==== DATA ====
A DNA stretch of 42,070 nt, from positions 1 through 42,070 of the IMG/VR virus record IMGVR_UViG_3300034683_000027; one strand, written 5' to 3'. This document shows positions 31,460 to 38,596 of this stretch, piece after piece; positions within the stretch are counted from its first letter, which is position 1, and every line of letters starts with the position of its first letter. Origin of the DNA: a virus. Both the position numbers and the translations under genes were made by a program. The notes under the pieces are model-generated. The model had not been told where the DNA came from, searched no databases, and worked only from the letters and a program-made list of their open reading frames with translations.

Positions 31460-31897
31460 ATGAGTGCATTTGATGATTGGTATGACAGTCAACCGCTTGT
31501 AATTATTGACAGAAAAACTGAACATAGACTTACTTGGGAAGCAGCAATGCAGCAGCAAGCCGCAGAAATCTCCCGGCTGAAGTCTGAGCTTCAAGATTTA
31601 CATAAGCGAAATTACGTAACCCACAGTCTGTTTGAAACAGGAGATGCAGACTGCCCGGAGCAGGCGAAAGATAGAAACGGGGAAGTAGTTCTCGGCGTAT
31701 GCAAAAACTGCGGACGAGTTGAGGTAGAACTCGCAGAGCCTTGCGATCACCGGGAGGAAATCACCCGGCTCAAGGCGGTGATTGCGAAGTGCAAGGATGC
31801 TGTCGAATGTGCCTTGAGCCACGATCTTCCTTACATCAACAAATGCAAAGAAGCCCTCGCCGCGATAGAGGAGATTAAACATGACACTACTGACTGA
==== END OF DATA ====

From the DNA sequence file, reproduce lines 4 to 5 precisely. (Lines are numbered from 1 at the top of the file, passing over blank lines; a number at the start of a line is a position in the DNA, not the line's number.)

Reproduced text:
31501 AATTATTGACAGAAAAACTGAACATAGACTTACTTGGGAAGCAGCAATGCAGCAGCAAGCCGCAGAAATCTCCCGGCTGAAGTCTGAGCTTCAAGATTTA
31601 CATAAGCGAAATTACGTAACCCACAGTCTGTTTGAAACAGGAGATGCAGACTGCCCGGAGCAGGCGAAAGATAGAAACGGGGAAGTAGTTCTCGGCGTAT